Your browser is unsupported

We recommend using the latest version of IE11, Edge, Chrome, Firefox or Safari.

Dr. Osei Darkwa: Empowering People at the Intersection of Tradition and Technology

photo of Dr. Darkwa

There are two unique and remarkable aspects of Osei Darkwa, PhD, who recently joined the Jane Addams faculty: he has been at the forefront of online learning development in Ghana, and he is also a Ghanaian traditional ruler, Chief of Patriensa Traditional Area.

“As chief, people come to you with all kinds of issues, and you need to address their issues and challenges,” Dr. Darkwa says. “You’re dealing with a wide range of real issues, such as family issues, land issues or marital issues. Social work has given me skills to do this.” In his first year of undergraduate study, he was in a sociology program, but switched to social work because, “sociology only identifies issues but doesn’t deal with them. In social work you get your hands dirty addressing real challenges faced by society.”

While in the doctoral program at Washington University in St. Louis, he was working as an assistant for professors doing research in gerontology, which developed and crystalized for him the importance of that discipline. “Older people occupy a different role in the U.S. than they do in Ghana, which is still an emergent country and maintains great respect for the older generation. They are considered to have knowledge and wisdom, and are seen as intermediaries between the living and the ancestors,” he says. “They are always consulted. As a traditional ruler, a chief, I have a council of elders.”

Dr. Darkwa explains that Ghana still has many primary institutions (such as family) that care for older persons, as opposed to formal institutions such as nursing homes in the U.S. “Ghana is an agrarian society, most families are farmers. The country’s raw materials are exported and products imported back in, a colonial sort of model. We want to change that and move to the next level, into manufacturing,” he observes. “But that impacts the culture. People are no longer living in small communities and farming, so the primary institutions like family become disorganized and we must begin looking to formal institutions for elder care.”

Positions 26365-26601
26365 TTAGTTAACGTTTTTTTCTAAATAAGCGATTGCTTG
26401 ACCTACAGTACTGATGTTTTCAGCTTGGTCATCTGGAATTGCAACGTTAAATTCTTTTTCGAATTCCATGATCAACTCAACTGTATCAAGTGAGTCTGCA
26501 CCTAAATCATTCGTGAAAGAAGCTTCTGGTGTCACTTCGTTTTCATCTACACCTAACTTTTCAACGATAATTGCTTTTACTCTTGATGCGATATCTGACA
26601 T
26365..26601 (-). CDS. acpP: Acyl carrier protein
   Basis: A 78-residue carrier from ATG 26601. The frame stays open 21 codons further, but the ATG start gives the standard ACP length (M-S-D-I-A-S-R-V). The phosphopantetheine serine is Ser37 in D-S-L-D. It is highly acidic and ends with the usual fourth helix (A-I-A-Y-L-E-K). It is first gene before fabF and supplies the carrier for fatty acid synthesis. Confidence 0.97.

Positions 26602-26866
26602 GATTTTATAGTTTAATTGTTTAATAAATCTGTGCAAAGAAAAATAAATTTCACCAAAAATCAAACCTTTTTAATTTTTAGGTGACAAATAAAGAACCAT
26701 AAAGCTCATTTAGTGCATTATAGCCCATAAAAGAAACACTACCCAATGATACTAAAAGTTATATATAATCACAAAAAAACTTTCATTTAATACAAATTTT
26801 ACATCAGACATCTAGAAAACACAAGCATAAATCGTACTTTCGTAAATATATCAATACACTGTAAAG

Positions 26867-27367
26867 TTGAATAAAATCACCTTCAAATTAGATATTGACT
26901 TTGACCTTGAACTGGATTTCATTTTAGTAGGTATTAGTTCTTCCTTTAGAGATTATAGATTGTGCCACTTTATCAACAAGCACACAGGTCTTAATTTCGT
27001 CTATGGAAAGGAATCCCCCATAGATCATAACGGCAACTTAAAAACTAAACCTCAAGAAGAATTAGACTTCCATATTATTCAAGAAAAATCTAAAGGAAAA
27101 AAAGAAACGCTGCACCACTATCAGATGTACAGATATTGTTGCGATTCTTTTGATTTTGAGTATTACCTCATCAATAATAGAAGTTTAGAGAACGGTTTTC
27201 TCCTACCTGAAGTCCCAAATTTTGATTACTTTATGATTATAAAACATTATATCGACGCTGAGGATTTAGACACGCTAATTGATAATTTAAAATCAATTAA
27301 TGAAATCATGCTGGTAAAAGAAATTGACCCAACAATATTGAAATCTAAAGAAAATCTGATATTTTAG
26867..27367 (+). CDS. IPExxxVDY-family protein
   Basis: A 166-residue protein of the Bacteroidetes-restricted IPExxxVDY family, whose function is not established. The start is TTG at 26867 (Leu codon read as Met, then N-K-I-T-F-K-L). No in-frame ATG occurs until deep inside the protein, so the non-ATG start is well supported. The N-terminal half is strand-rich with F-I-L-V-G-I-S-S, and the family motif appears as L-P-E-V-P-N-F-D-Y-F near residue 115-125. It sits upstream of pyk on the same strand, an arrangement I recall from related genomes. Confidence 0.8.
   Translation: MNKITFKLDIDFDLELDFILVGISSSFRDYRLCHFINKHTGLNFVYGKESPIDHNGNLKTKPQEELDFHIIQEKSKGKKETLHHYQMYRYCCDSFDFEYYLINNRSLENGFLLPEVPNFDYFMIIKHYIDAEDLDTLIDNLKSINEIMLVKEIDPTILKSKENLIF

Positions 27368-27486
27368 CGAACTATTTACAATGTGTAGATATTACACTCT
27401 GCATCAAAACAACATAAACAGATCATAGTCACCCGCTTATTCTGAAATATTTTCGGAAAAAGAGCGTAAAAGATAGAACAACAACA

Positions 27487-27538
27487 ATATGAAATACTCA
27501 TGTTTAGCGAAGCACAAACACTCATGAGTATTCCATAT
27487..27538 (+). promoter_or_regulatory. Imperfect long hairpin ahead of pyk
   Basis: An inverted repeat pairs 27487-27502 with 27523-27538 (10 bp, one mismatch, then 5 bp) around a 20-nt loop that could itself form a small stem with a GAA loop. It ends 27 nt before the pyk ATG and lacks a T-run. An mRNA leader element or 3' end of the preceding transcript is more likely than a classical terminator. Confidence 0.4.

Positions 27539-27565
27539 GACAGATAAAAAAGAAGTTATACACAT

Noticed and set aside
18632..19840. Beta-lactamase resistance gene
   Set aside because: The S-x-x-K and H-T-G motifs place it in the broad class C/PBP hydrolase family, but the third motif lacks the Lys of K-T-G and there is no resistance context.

There are also policy implications that arise from this kind of socioeconomic development. “Policy is always a powerful tool, and the absence of policy can create a gray area. In Ghana, the government is moving in the direction of something similar to the Older Americans Act in the U.S., to address the needs of older populations,” he says. “People are living longer, so we also need to put in place structures to address their emerging healthcare and social service needs. Especially policies and reform in the area of statutory payments, similar to Social Security in the U.S.”

Discussion of socioeconomic development brings Dr. Darkwa to the topic of his work in technology and online learning. For 10 years, he was the Founding President of Ghana Technology University College (GTUC). “The university was founded in partnership with Ghana Telecom, the national telecommunications company. We founded it from scratch and grew a student population of 9,000 in 10 years,” he says, “offering undergraduate and graduate degrees in Telecommunications Engineering and Information and Communications Technologies.”

The institution implemented several learning models, including mixed mode learning and the innovative transnational education model. “Technology was at the heart of everything we did, and our transnational learning model was new in Ghana and raised the ability of the school,” he says. “We knew we couldn’t offer all programs students were looking for, so we partnered with universities around the world to allow students to access that variety of programs.”

Dr. Darkwa also founded and was president of African Virtual Campus, which provided students access to online programs directly from academic institutions offering those programs. “It was the first centralized and shared service facility, aggregating programs to make it a one stop place for students looking for access to online programs,” he explains. “We also had internet enhanced tablets for people in remote areas, so they could connect to online coursework through a learning management system.”

He is optimistic about the use of technology, not only in the classroom but for social work practice and research. “In social work we see all kinds of clientele, and almost all of them have access to connected devices which can be used to enhance practice,” he says. “There are many new tools for data collection and analysis, and social work informatics is an interesting and emergent field. So there is great potential for facilitating new research and enhancing social work practice.”

Dr. Darkwa holds an abiding belief in community, teamwork and the constructive and empowering use of technology. “No one has a monopoly on ideas; we all have our own strengths and limitations and weaknesses. But once we come together we are able to achieve a better outcome for society,” he observes. “I see this in my function as a chief. People say they think I am more understanding and accommodating as a chief, because I empathize and try to understand their issues. I want to empower them and find long-lasting solutions.”

As a Visiting Clinical Associate Professor at Jane Addams, Dr. Darkwa teaches Critical Social Work in a Multicultural Society, Social Work Research, and Behavior and the Social Environment, and also provides consultation on the use of digital technology for instruction.